Board approves $3 million for emergency lockdowns, parking construction
Savings incentive program approved to carry over 25 percent of net savings to the next budget year.
Published: Wednesday, June 6, 2012
Updated: Wednesday, June 6, 2012 17:06
The Alamo Colleges board of trustees unanimously voted to approve a $3 million emergency management program that would lock down all buildings in the event someone is threatening the safety of the college population.
Trustees approved the program at the regular board meeting May 23.
Alamo Colleges Police Chief Don Adams told the Building, Grounds and Sites Selection Committee May 8 that 65 percent of the buildings in the district have building access controls for lockdown, and it would cost $3 million to equip the rest.
He said all buildings at Northeast Lakeview College can be centrally controlled to lock down; however, buildings at this college cannot.
“We would have to rely on other employees to help us lock it down because the officers would be tied up doing other things relative to the event. So, that puts our people at risk,” Adams said.
In their regular board meeting, trustees on May 23 also approved the construction of a five-level parking garage with 748 spaces at Northwest Vista College.
According to the minute order, the garage will cost $12 million and will be funded with 2012 revenue bonds.
John Strybos, associate vice chancellor of facilities, said construction began Mondayand is scheduled to be completed August 2013.
In addition, the board also approved construction of a parking lot at Northeast Lakeview College, which would provide 459 parking spots.
According to the minute order, the parking lot will cost $1.7 million and will be funded with 2012 revenue bonds.
Strybos said he is waiting for the contractor to bring insurance and bonds before construction can begin. He said construction can be completed by January.
Northeast Lakeview has 1,903 parking spaces.
In other business, the board approved amendments to Policy C.2.7, Equipment and Property Management, to designate the vice chancellor for finance and administration as the approving authority for the disposal of district-owned excess, surplus and expended property.
Under the current policy, the inventory control section of the district’s material management unit is responsible for the disposal of district-owned property.
In other news, the board unanimously approved Policy B.10.1 and Procedure B.10.1.1 to promote environmental sustainability with an estimated cost of $100,000 for fiscal year 2012-13.
The district will fund seven areas of concentration on environmental sustainability: sustainability literacy; energy; air quality; waste management; water; facility maintenance, renovation and construction; and purchasing.
For example, the procedure says that a $500 stipend will be awarded to 20 instructors per year plus a stipend for the instructor or coordinator for attending a 15-20 hour summer workshop "Lighten Up! Sustainable Living" in return for incorporating sustainability into at least one class.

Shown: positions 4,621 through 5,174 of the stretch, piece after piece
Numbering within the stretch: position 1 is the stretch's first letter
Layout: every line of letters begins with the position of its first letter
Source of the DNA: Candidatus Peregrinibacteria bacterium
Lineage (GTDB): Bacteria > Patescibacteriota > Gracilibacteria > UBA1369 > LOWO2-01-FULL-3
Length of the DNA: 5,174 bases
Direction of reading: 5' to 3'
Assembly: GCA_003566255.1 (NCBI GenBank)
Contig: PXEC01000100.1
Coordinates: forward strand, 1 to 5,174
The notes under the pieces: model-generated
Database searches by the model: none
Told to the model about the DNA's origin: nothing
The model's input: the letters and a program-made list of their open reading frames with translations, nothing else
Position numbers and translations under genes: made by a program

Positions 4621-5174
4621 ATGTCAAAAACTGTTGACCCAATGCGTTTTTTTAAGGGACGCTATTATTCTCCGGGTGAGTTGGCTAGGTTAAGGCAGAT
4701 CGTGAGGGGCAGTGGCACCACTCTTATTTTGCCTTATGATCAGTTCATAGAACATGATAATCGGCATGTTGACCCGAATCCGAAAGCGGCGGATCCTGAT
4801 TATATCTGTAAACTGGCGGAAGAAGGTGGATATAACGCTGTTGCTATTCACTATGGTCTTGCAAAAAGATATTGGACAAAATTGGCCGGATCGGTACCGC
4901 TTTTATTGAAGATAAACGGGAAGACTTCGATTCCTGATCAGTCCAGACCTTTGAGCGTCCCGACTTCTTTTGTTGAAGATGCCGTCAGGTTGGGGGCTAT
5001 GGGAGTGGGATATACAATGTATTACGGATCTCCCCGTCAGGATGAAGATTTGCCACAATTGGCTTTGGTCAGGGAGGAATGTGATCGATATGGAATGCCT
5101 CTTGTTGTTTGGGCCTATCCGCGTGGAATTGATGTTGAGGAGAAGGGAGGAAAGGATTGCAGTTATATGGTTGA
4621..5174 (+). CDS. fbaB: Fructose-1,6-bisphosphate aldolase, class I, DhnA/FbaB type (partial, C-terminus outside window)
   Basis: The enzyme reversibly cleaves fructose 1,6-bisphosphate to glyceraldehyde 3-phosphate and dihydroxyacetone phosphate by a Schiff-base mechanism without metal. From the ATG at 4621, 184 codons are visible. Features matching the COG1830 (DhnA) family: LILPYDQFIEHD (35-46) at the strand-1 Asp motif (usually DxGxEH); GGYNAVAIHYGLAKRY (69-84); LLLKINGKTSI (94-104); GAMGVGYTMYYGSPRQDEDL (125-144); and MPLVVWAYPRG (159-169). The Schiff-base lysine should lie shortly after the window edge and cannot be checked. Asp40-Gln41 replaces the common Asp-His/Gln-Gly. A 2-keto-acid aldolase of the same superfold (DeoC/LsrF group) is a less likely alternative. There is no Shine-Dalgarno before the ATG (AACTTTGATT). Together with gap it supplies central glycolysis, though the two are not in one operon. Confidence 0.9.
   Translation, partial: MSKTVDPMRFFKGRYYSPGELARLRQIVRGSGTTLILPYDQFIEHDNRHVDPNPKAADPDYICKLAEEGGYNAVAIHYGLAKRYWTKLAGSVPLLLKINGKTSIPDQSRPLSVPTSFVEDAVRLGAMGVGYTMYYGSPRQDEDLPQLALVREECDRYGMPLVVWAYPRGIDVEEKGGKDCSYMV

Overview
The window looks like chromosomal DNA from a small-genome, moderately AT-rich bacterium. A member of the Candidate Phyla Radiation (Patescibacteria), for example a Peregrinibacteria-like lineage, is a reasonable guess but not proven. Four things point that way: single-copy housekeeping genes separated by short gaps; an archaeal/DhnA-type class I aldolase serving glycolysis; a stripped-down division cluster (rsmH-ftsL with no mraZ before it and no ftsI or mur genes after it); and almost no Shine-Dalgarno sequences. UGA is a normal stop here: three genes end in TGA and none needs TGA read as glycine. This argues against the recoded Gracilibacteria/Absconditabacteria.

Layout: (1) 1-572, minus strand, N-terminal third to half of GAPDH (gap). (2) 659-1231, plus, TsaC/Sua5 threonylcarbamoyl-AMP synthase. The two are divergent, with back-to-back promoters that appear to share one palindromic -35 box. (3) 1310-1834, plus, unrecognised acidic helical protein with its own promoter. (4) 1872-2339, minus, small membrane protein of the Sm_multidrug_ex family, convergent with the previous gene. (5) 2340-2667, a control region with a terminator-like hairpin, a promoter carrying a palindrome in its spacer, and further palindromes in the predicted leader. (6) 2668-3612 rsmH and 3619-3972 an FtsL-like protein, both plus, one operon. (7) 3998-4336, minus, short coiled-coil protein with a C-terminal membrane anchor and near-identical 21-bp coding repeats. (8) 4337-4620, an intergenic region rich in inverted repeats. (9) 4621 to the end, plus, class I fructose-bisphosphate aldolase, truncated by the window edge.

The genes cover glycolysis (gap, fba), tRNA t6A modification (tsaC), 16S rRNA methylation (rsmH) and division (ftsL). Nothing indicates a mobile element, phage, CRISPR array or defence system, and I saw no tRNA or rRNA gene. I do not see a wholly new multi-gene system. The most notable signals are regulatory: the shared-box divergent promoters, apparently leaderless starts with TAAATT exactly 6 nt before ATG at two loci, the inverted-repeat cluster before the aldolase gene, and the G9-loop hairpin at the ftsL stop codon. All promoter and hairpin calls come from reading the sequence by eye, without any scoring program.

Strybos said the co-chairs of the District Sustainability Council recommended passage of the policy and procedure at the May 8 Building, Grounds and Sites Selection Committee. The co-chairs are Stephen Colley, Green Initiatives program manager at Palo Alto College, and Denise Barkis Richter, communications professor and chair of the Go Green! Viva Verde! Committee at that college.
In other business, trustees approved an amendment to Policy C.1.4 establishing a savings incentive program that would allow colleges and vice chancellors to carry over up to 25 percent of net savings to the next budget year to fund initiatives.
According to the proposed amendment, “Up to 25 percent of ‘net savings’ (as defined by the vice chancellor for finance and administration) may be carried forward from the prior year to the next budget year to provide a funding mechanism in each college president’s and vice chancellor’s budgets for priority initiatives and to incent a culture of savings.”
The vice chancellor for finance and administration would provide a savings incentive program report to the board of trustees every January.
At the May 8 Audit, Budget and Finance Committee meeting, Diane Snyder, vice chancellor for finance and administration, said the proposal would allow the net savings “to create a funding mechanism, an incentive throughout the college or district department to be frugal and to do the right thing, and give them a mechanism in the future to help fund those bigger strategies and initiatives that, in our day-to-day budgets, we may not have the money for.”
In other news, the board approved travel expenses for two trustees to attend the Southern Education Foundation: Governance and Institutional Effectiveness Seminar June 21-23 in Atlanta.
Board liaison Sandra Mora said Monday that District 2 trustee Denver McClendon and District 3 trustee Anna Bustamante will attend the conference.
Costs include $199 for registration and hotel, about $345 for airfare and $80 per day for meals per trustee.
According to the Southern Education Foundation website, more than 200 presidents and trustees from minority-serving institutions will convene to engage government officials, accreditation leaders and higher education leaders on issues of institutional effectiveness, innovation and organizational change.
The board will not meet in June.
Committee meetings are scheduled at 5:30 p.m. July 17 in Room 101 of Killen Center, 201 W. Sheridan.
The next regular board meeting is 6 p.m. July 24.
For more information, call Mora at 210-485-0030.